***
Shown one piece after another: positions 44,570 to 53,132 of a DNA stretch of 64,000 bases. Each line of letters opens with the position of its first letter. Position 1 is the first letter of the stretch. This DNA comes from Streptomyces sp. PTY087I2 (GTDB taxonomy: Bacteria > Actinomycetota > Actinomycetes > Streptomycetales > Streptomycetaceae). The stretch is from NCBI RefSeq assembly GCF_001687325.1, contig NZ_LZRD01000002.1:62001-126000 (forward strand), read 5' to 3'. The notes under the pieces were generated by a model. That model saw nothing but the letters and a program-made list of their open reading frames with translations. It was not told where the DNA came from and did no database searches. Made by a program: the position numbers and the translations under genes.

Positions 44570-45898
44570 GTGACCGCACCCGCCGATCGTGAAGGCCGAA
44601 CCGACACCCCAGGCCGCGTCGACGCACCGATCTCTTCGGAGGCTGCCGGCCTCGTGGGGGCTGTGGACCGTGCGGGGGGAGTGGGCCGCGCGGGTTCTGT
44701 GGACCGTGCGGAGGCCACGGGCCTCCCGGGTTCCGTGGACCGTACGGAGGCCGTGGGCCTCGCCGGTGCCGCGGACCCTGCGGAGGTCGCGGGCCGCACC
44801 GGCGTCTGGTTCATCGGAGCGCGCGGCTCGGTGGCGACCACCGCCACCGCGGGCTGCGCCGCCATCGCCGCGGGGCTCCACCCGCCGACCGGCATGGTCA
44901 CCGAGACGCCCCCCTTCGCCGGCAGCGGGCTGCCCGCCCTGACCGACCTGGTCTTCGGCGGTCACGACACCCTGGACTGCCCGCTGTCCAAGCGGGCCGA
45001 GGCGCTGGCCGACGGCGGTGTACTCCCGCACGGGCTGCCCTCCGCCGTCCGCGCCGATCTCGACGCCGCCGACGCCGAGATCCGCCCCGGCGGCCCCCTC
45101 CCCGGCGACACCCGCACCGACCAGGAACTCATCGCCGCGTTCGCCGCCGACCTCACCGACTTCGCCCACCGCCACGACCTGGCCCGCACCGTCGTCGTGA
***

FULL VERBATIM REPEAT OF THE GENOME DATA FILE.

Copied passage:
Shown one piece after another: positions 44,570 to 53,132 of a DNA stretch of 64,000 bases. Each line of letters opens with the position of its first letter. Position 1 is the first letter of the stretch. This DNA comes from Streptomyces sp. PTY087I2 (GTDB taxonomy: Bacteria > Actinomycetota > Actinomycetes > Streptomycetales > Streptomycetaceae). The stretch is from NCBI RefSeq assembly GCF_001687325.1, contig NZ_LZRD01000002.1:62001-126000 (forward strand), read 5' to 3'. The notes under the pieces were generated by a model. That model saw nothing but the letters and a program-made list of their open reading frames with translations. It was not told where the DNA came from and did no database searches. Made by a program: the position numbers and the translations under genes.

Positions 44570-45898
44570 GTGACCGCACCCGCCGATCGTGAAGGCCGAA
44601 CCGACACCCCAGGCCGCGTCGACGCACCGATCTCTTCGGAGGCTGCCGGCCTCGTGGGGGCTGTGGACCGTGCGGGGGGAGTGGGCCGCGCGGGTTCTGT
44701 GGACCGTGCGGAGGCCACGGGCCTCCCGGGTTCCGTGGACCGTACGGAGGCCGTGGGCCTCGCCGGTGCCGCGGACCCTGCGGAGGTCGCGGGCCGCACC
44801 GGCGTCTGGTTCATCGGAGCGCGCGGCTCGGTGGCGACCACCGCCACCGCGGGCTGCGCCGCCATCGCCGCGGGGCTCCACCCGCCGACCGGCATGGTCA
44901 CCGAGACGCCCCCCTTCGCCGGCAGCGGGCTGCCCGCCCTGACCGACCTGGTCTTCGGCGGTCACGACACCCTGGACTGCCCGCTGTCCAAGCGGGCCGA
45001 GGCGCTGGCCGACGGCGGTGTACTCCCGCACGGGCTGCCCTCCGCCGTCCGCGCCGATCTCGACGCCGCCGACGCCGAGATCCGCCCCGGCGGCCCCCTC
45101 CCCGGCGACACCCGCACCGACCAGGAACTCATCGCCGCGTTCGCCGCCGACCTCACCGACTTCGCCCACCGCCACGACCTGGCCCGCACCGTCGTCGTGA